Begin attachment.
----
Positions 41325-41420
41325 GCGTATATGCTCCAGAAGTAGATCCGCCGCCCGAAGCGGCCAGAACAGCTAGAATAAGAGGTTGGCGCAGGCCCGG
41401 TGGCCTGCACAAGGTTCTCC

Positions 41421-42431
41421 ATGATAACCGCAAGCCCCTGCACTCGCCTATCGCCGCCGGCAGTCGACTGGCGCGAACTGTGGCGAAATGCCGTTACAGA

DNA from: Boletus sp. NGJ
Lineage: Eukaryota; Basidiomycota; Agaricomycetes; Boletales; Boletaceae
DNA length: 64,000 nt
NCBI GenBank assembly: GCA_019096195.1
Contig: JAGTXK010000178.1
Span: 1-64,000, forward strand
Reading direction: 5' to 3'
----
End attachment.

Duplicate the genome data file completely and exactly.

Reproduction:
Positions 41325-41420
41325 GCGTATATGCTCCAGAAGTAGATCCGCCGCCCGAAGCGGCCAGAACAGCTAGAATAAGAGGTTGGCGCAGGCCCGG
41401 TGGCCTGCACAAGGTTCTCC

Positions 41421-42431
41421 ATGATAACCGCAAGCCCCTGCACTCGCCTATCGCCGCCGGCAGTCGACTGGCGCGAACTGTGGCGAAATGCCGTTACAGA

DNA from: Boletus sp. NGJ
Lineage: Eukaryota; Basidiomycota; Agaricomycetes; Boletales; Boletaceae
DNA length: 64,000 nt
NCBI GenBank assembly: GCA_019096195.1
Contig: JAGTXK010000178.1
Span: 1-64,000, forward strand
Reading direction: 5' to 3'